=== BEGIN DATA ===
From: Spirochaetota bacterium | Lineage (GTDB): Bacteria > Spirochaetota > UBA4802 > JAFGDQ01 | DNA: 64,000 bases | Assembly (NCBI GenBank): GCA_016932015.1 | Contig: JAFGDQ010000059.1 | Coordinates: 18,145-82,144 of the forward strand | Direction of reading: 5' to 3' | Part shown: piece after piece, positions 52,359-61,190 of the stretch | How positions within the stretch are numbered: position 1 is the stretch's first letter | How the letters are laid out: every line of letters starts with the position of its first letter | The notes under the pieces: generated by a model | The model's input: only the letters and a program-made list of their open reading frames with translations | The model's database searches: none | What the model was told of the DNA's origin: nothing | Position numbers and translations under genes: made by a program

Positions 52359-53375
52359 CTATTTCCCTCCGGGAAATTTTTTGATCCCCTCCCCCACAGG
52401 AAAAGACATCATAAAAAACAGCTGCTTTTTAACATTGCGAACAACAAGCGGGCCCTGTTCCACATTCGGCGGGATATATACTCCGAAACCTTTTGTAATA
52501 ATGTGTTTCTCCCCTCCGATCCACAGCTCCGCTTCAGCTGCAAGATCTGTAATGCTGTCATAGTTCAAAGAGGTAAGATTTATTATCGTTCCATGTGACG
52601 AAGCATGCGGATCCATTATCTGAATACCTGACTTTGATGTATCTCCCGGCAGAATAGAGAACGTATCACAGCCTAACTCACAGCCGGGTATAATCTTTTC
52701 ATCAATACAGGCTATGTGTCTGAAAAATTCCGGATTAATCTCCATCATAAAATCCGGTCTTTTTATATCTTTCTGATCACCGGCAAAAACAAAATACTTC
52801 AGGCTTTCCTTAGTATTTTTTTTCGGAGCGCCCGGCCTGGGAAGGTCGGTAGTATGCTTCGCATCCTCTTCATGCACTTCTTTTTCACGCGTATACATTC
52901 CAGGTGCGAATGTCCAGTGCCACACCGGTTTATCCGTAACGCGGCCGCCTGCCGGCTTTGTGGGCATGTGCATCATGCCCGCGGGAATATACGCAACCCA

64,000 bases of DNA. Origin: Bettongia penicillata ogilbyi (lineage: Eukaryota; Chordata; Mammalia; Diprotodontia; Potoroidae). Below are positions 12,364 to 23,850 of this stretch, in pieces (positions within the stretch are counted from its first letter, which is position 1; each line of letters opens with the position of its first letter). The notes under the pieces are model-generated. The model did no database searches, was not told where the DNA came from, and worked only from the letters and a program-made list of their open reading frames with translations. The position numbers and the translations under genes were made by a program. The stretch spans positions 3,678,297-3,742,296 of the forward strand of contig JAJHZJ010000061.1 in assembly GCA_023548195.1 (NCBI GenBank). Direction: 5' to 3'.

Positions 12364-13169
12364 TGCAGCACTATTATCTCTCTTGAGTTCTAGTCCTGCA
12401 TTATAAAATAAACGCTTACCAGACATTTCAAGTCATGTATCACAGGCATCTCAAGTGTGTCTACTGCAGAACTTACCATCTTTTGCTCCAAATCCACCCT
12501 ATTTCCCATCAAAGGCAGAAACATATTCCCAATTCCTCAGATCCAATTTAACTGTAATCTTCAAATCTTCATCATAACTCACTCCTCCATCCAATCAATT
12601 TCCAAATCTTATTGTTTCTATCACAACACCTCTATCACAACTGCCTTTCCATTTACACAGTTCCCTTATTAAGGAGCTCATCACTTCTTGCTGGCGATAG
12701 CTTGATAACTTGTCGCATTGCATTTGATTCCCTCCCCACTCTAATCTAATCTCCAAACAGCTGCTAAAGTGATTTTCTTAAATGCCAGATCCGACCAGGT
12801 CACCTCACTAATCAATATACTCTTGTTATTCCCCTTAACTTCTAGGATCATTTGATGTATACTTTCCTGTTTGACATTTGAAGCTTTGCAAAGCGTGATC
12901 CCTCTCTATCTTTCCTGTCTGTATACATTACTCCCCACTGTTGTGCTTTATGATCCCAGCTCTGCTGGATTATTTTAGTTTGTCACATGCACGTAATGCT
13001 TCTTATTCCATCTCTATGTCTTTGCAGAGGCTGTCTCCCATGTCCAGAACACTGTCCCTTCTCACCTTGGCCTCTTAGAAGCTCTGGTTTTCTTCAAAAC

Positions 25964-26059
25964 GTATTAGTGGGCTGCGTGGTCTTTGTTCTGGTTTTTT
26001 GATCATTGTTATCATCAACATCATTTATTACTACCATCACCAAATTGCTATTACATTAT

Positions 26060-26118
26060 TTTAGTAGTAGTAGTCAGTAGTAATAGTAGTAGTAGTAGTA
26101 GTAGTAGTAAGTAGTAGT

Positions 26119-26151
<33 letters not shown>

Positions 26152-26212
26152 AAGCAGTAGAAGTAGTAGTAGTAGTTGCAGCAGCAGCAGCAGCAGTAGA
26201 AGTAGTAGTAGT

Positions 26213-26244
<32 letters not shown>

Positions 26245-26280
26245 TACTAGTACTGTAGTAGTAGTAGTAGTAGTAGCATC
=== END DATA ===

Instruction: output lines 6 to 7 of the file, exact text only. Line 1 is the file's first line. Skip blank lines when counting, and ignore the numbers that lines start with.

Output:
52601 AAGCATGCGGATCCATTATCTGAATACCTGACTTTGATGTATCTCCCGGCAGAATAGAGAACGTATCACAGCCTAACTCACAGCCGGGTATAATCTTTTC
52701 ATCAATACAGGCTATGTGTCTGAAAAATTCCGGATTAATCTCCATCATAAAATCCGGTCTTTTTATATCTTTCTGATCACCGGCAAAAACAAAATACTTC